Tuesday 30 June 2015

Greece's Tsipras Asks For Two-Year Rescue Deal

Greece has submitted a plan to creditors for a two-year rescue deal just hours before Athens is likely to default on a loan to the International Monetary Fund.

A statement released by Greece's Prime Minister Alex Tsipras says Athens remains at the negotiating table amid uncertainty over the country's place in the euro.
The two-year proposal submitted to the eurozone's rescue fund includes a request for debt restructuring.
"The Greek government proposed today a two-year deal with the ESM (European Stability Mechanism) to fully cover its financial needs and with parallel debt restructuring," it said.
The statement added that Greece "remains at the negotiating table" and that Athens will always seek "a viable solution to stay in the euro".
Eurozone finance ministers are due to discuss the proposal in a conference call to be held at 6pm BST.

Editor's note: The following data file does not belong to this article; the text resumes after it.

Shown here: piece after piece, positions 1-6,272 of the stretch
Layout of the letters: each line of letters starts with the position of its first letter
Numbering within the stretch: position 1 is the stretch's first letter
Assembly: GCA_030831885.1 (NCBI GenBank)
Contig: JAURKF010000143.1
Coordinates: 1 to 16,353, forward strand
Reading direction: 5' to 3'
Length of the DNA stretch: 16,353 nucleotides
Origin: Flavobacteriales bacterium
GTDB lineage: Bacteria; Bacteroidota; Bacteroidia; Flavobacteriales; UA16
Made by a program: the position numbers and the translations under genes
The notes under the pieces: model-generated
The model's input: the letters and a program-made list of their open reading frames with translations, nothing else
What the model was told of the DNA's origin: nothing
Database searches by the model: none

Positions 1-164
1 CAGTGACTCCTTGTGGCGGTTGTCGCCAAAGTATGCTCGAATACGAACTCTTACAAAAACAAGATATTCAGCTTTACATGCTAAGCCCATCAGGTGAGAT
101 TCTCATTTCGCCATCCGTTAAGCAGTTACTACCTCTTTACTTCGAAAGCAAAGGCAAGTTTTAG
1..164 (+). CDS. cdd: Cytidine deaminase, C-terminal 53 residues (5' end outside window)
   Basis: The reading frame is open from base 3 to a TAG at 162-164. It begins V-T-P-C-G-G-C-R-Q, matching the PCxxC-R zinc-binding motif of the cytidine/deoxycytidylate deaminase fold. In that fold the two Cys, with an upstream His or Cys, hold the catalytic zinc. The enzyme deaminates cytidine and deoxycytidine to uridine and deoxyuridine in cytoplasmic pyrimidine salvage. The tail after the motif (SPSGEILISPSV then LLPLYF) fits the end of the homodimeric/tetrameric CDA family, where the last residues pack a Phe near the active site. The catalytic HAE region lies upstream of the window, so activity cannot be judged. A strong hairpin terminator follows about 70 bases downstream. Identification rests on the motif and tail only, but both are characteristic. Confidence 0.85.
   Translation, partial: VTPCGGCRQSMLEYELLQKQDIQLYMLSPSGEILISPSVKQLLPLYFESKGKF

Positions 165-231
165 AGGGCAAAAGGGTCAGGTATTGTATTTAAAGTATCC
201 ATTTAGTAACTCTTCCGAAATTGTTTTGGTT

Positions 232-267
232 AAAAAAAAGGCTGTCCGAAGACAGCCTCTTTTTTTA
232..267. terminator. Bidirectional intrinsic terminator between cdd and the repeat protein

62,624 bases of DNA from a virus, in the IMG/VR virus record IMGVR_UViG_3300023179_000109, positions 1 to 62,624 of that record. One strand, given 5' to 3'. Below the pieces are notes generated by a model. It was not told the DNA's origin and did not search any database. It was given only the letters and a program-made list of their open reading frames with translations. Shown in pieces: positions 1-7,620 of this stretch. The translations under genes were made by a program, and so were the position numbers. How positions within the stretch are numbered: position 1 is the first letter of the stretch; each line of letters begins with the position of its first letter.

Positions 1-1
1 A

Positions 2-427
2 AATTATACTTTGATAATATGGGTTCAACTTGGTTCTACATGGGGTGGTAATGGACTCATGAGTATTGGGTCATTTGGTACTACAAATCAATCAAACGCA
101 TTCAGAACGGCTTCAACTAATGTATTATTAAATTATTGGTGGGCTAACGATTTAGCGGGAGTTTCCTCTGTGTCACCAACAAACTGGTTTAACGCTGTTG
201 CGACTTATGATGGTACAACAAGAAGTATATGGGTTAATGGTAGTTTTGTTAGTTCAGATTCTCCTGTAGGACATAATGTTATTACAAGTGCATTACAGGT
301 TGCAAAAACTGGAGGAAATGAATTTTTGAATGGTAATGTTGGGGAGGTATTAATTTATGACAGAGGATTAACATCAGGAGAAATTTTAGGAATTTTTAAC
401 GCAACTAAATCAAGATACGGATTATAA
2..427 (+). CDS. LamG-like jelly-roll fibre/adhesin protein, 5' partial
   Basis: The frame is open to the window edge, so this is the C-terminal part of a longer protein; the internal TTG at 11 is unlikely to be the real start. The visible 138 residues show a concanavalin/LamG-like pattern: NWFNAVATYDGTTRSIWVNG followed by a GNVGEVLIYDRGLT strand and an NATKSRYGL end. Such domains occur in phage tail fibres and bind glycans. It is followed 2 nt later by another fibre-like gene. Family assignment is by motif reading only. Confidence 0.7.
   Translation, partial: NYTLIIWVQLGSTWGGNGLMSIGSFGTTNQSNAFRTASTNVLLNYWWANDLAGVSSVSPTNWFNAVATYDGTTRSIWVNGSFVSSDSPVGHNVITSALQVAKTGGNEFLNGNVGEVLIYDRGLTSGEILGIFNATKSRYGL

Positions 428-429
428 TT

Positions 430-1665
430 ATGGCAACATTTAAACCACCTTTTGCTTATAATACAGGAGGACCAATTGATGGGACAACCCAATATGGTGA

But German Chancellor Angela Merkel has told EU leaders she does not expect any new developments on solving the Greek debt deadlock today.
Mrs Merkel added that the consequences of the Greek crisis can be cushioned by Europe and there is no need to fear the effects on the eurozone.
Mr Tsipras admitted on Monday night that his country is unlikely to meet a tonight's €1.6bn loan repayment.
In an interview with Greek TV, he remained defiant and rounded on the European Central Bank's decision not to raise its funding limit for Greek banks.

No comments:

Post a Comment